One afternoon I stopped in a friend’s company for an impromptu visit just as freshly-baked cupcakes arrived for an afternoon treat. There’s nothing like confectionary delights to bring employees (including the CEO) out of their offices, and it provided the opportunity to chat with a talented team member who is just starting to think about going back to school for an MBA.
This young woman has been deliberating about a part-time MBA vs. full-time MBA program in Washington, D.C. for some time, yet is still very early in the decision-making process. So early that she hasn't even taken the GMAT yet or contacted any busines schools.
It was evident that she was as bright as she was ambitious, and I thought she would make a great candidate for any one of the many excellent MBA programs in the area. While I was encouraging her to attend information sessions to learn more about various MBA programs, it made me think about how MBA programs could find out about her.A recent HBR Blog Network article, “Invest in Your Customers More Than Your Brand,” provides some helpful advice. `
With Amazon as a case study, the author argues that the secret of success is “helping customers” rather than “selling things.”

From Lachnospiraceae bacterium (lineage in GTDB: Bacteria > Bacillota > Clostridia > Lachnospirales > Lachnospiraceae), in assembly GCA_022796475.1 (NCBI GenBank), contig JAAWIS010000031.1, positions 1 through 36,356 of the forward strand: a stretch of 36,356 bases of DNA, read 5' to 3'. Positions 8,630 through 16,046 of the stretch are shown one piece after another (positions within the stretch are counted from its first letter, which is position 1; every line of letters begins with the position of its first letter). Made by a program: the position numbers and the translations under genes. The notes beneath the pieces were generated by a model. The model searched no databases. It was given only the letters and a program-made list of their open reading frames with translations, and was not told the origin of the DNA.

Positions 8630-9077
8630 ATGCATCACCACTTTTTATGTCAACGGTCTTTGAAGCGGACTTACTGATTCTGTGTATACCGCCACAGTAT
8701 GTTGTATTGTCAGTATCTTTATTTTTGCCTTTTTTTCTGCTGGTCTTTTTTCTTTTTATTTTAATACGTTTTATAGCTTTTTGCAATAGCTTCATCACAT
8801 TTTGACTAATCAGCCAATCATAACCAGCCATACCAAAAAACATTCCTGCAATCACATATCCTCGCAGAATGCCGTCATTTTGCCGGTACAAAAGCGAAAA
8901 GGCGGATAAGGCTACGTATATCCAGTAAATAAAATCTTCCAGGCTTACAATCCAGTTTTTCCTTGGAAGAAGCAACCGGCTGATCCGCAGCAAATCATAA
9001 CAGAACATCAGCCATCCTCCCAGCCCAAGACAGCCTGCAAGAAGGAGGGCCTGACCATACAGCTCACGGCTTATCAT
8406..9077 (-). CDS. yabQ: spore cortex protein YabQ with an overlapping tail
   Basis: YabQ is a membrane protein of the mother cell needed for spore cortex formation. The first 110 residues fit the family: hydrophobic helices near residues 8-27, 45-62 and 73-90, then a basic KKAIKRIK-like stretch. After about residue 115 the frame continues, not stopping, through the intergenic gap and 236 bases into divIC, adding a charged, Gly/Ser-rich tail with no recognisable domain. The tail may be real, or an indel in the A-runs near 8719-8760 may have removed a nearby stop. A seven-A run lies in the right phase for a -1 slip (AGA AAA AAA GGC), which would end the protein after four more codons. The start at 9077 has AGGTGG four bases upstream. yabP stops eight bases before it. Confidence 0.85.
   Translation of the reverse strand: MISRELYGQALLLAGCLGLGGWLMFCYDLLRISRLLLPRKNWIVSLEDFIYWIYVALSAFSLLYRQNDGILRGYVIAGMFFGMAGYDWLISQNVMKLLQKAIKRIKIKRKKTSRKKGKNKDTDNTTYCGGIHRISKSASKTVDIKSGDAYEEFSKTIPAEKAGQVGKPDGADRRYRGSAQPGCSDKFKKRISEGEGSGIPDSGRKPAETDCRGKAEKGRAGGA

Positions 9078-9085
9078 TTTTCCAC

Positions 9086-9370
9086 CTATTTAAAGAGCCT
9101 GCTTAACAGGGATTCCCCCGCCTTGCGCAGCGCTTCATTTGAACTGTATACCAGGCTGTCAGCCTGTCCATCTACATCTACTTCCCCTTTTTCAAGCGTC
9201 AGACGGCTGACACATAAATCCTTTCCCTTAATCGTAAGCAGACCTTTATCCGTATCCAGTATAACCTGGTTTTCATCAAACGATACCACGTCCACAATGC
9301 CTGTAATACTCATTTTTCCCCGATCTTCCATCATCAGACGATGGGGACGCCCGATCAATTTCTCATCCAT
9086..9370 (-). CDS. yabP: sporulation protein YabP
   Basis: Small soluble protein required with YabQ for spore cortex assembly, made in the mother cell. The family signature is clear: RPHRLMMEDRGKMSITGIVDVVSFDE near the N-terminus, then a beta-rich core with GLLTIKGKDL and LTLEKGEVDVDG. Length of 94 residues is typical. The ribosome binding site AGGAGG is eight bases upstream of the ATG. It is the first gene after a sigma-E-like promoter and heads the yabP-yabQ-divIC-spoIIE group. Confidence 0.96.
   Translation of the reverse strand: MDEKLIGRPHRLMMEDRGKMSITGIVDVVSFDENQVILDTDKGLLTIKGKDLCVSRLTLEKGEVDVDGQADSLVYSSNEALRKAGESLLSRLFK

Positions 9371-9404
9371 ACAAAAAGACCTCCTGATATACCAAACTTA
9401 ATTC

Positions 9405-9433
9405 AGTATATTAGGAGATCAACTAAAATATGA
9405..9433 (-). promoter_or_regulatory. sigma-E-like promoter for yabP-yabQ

In our digital world with increasing use of mobile and tablet devices, traditional advertising is giving way to advice and education. For example:
“Amazon transformed customer behaviors and expectations by consistently favoring innovative “advice” over sales-oriented “advertising” and promotion. Credibility comes from commitment to facilitate decision, not calculate persuasion.”
So, how are you using digital media to better educate your MBA prospects?
When it comes to targeting MBA prospects early (read before other competitors scoop them up), consider the value of advertising that focuses on helping in the decision-making process. For example, digital media messaging that provides advice on deciding between a part-time MBA vs. a full-time MBA. One idea is a series of videos with students and alumni on how they went through the decision process.
Other ideas to connect with propects during first bites of the buying process:
Organize a luncheon information reception at a restaurant near a targeted cluster of office buildings. Send an invitation to HR directors to spread the word through the company or post a flyer on their message boards.
Initiate a referral program with an email to MBA students and alumni asking for 2-3 names of friends or colleagues who are thinking about an MBA. In our hyper-connected world, MBA admissions officers can find propects in the very early stages of the buying cycle through a web of connections and relationships.
Initiate a lead generation campaign based on demographic metrics (e.g., title, companies, etc.) to invite to early prospects to an information session or keep in touch through social media. The American Marketing Association has a great article on “Getting Leads by Going Social.”
What sweet ideas have worked for you?